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Electronic cigarettes, or e-cigarettes, are battery-powered devices that provide doses of nicotine and other additives to the user in an aerosol. Depending on the brand, e-cigarette cartridges typically contain nicotine, a component to produce the aerosol (e.g., propylene glycol or glycerol), and flavorings (e.g., fruit, mint, or chocolate) (1). Potentially harmful constituents also have been documented in some e-cigarette cartridges, including irritants, genotoxins, and animal carcinogens (1). E-cigarettes that are not marketed for therapeutic purposes are currently unregulated by the Food and Drug Administration, and in most states there are no restrictions on the sale of e-cigarettes to minors. Use of e-cigarettes has increased among U.S. adult current and former smokers in recent years (2); however, the extent of use among youths is uncertain.

Data from the 2011 and 2012 National Youth Tobacco Survey (NYTS), a school-based, pencil-and-paper questionnaire given to U.S. middle school (grades 6–8) and high school (grades 9–12) students, were used to estimate the prevalence of ever and current (≥1 day in the past 30 days) use of e-cigarettes, ever and current (≥1 day in the past 30 days) use of conventional cigarettes, and use of both. NYTS consists of a cross-sectional, nationally representative sample of students in grades 6–12 from all 50 states and the District of Columbia (3).

During 2011–2012, among all students in grades 6–12, ever e-cigarette use increased from 3.3% to 6.8% (p<0.05) (Figure); current e-cigarette use increased from 1.1% to 2.1% (p<0.05), and current use of both e-cigarettes and conventional cigarettes increased from 0.8% to 1.6% (p<0.05). In 2012, among ever e-cigarette users, 9.3% reported never smoking conventional cigarettes; among current e-cigarette users, 76.3% reported current conventional cigarette smoking.

Among middle school students, ever e-cigarette use increased from 1.4% to 2.7% during 2011–2012 (p<0.05) (Figure); current e-cigarette use increased from 0.6% to 1.1% (p<0.05), and current use of both e-cigarettes and conventional cigarettes increased from 0.3% to 0.7% (p<0.05). In 2012, among middle school ever e-cigarette users, 20.3% reported never smoking conventional cigarettes; among middle school current e-cigarette users, 61.1% reported current conventional cigarette smoking.

Among high school students, ever e-cigarette use increased from 4.7% to 10.0% during 2011–2012 (p<0.05) (Figure); current e-cigarette use increased from 1.5% to 2.8% (p<0.05), and current use of both e-cigarettes and conventional cigarettes increased from 1.2% to 2.2% (p<0.05). In 2012, among high school ever e-cigarette users, 7.2% reported never smoking conventional cigarettes; among high school current e-cigarette users, 80.5% reported current conventional cigarette smoking.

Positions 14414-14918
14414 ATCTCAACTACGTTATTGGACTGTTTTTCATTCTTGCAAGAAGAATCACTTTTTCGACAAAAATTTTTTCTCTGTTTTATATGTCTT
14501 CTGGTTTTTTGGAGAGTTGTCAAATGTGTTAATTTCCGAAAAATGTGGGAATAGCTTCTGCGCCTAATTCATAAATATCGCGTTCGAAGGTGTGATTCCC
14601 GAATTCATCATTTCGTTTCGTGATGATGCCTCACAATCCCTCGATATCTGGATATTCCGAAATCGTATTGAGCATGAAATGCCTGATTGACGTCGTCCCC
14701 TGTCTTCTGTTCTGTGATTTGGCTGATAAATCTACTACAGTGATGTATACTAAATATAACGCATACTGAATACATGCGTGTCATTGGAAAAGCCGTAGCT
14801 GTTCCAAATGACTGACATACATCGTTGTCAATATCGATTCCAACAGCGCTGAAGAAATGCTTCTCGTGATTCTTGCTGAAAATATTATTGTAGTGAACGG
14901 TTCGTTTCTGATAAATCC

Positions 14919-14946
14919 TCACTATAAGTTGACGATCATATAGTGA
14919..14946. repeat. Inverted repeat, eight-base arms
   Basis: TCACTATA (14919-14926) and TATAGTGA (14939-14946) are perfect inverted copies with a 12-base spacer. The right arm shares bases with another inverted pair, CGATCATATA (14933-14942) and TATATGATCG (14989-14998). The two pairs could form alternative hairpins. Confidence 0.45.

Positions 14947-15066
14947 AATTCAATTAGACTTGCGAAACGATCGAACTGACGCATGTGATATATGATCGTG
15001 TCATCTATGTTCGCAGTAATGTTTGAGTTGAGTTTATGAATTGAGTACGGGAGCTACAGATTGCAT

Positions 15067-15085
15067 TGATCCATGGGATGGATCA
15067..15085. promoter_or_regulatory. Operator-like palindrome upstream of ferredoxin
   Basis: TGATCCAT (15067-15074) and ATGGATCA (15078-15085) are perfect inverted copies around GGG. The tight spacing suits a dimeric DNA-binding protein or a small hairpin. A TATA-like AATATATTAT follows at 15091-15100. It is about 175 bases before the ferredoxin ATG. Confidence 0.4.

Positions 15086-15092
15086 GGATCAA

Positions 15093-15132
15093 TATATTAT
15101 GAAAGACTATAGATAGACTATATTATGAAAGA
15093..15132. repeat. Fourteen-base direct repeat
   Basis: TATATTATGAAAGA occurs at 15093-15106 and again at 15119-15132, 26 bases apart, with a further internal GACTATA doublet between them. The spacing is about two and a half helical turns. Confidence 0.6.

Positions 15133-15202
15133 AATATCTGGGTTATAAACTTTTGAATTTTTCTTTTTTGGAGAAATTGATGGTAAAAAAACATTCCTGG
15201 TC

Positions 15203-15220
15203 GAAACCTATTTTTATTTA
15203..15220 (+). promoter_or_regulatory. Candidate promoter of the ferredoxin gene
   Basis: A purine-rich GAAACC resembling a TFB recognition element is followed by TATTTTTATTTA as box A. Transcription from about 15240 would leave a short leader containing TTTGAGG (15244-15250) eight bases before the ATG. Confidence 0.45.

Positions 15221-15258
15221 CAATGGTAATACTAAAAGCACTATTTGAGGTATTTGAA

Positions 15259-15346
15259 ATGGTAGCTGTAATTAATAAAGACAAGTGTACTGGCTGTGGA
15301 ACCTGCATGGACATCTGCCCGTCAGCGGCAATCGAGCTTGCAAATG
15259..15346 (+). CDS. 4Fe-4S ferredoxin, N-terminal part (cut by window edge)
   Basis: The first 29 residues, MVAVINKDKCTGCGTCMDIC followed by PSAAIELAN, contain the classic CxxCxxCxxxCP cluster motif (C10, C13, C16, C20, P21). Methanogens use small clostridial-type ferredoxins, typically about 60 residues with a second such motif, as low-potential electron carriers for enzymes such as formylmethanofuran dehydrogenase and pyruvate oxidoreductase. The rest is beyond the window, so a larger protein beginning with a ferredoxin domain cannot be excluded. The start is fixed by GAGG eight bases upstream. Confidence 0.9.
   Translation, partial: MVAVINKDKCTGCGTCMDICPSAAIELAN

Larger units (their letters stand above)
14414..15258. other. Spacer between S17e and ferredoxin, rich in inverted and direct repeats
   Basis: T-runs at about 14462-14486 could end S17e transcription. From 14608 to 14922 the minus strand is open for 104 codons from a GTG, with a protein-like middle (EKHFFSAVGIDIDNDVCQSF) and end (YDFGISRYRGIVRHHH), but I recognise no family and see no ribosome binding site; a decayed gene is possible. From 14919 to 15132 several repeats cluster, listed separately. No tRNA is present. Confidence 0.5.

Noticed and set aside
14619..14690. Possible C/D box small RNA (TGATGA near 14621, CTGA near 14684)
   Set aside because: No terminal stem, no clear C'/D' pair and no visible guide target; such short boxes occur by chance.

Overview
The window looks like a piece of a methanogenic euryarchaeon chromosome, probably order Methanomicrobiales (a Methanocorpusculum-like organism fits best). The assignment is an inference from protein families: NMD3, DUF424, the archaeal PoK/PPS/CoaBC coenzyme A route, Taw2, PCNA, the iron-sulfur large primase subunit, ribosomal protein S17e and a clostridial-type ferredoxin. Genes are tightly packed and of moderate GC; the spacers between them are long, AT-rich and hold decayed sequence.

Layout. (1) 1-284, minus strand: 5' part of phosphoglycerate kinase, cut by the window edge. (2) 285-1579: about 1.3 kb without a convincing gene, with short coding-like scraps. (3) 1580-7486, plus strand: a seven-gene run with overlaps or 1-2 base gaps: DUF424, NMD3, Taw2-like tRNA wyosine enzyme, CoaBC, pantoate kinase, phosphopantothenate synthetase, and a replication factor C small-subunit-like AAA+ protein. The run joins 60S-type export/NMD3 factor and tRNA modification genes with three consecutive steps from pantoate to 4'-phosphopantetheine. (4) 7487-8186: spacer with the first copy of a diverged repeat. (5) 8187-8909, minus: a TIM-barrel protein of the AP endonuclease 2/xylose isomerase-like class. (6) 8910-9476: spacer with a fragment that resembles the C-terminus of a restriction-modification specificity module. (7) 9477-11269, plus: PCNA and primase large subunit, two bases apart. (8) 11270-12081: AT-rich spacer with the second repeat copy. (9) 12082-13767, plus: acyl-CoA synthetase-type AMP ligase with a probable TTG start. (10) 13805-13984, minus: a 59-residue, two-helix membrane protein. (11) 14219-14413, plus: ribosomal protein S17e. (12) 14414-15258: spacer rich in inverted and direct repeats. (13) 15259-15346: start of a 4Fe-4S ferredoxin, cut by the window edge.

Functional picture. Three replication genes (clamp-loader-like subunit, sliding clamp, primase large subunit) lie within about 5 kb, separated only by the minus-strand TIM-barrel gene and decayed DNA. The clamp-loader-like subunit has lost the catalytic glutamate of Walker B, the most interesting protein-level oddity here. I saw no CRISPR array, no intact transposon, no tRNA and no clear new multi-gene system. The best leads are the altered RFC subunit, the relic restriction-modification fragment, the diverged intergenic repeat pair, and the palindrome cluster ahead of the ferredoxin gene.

E-cigarette experimentation and recent use doubled among U.S. middle and high school students during 2011–2012, resulting in an estimated 1.78 million students having ever used e-cigarettes as of 2012. Moreover, in 2012, an estimated 160,000 students who reported ever using e-cigarettes had never used conventional cigarettes. This is a serious concern because the overall impact of e-cigarette use on public health remains uncertain. In youths, concerns include the potential negative impact of nicotine on adolescent brain development (4), as well as the risk for nicotine addiction and initiation of the use of conventional cigarettes or other tobacco products.

CDC and the Food and Drug Administration will continue to explore ways to increase surveillance and research on e-cigarettes. Given the rapid increase in use and youths’ susceptibility to social and environmental influences to use tobacco, developing strategies to prevent marketing, sales, and use of e-cigarettes among youths is critical.

Source: http://www.cdc.gov/mmwr/preview/mmwrhtml/mm6235a6.htm?s_cid=mm6235a6_w


Study On Teen Substance Abuse Highlights Need for Screening and Prevention Programs

April 19, 2011

The Parntnership at Drugfree.org reported on a study on teen substance abuse. A new study showing marked increases in teen use of marijuana and Ecstasy over the past three years underscores the importance of incorporating screening and prevention programs into all health care interactions with adolescents and their parents, says a leading expert on adolescent substance abuse treatment.

“Any time professionals have an option to work with parents or teenagers, even if it’s not directly about a substance abuse issue, they should be putting drug use on the radar screen,” says Ken Winters, Ph.D., Director of the Center for Adolescent Substance Abuse Research, Professor in the Department of Psychiatry at the University of Minnesota, and Research Scientist at Treatment Research Institute.

Click here for full article.


Funding for the DFC Program Fully Restored for FY 2011—Deeper Cuts Staved Off For SAMHSA

April 15, 2011

CADCA reported on funding for the DFC program. When CADCA issued an alert earlier this year that the Drug Free Communities (DFC) program had been slated for a $9.5 million cut, the field responded in force, sending nearly 3,000 faxes to Capitol Hill to ask Congress to restore the funds. These efforts, along with the advocacy efforts of CADCA, paid off. Funding for the DFC program has been fully restored to $95 million for FY 2011.

Nearly 450 applications have been submitted for the current FY 2011 grant cycle. It is our understanding that a funding level of $95 million means that there should be enough funds to support approximately 75 new grants, rather than the 7 that would have been available if the program had been cut by $9.5 million. The fact that funding the DFC funding was restored is a major success for the field.

Click here for full article.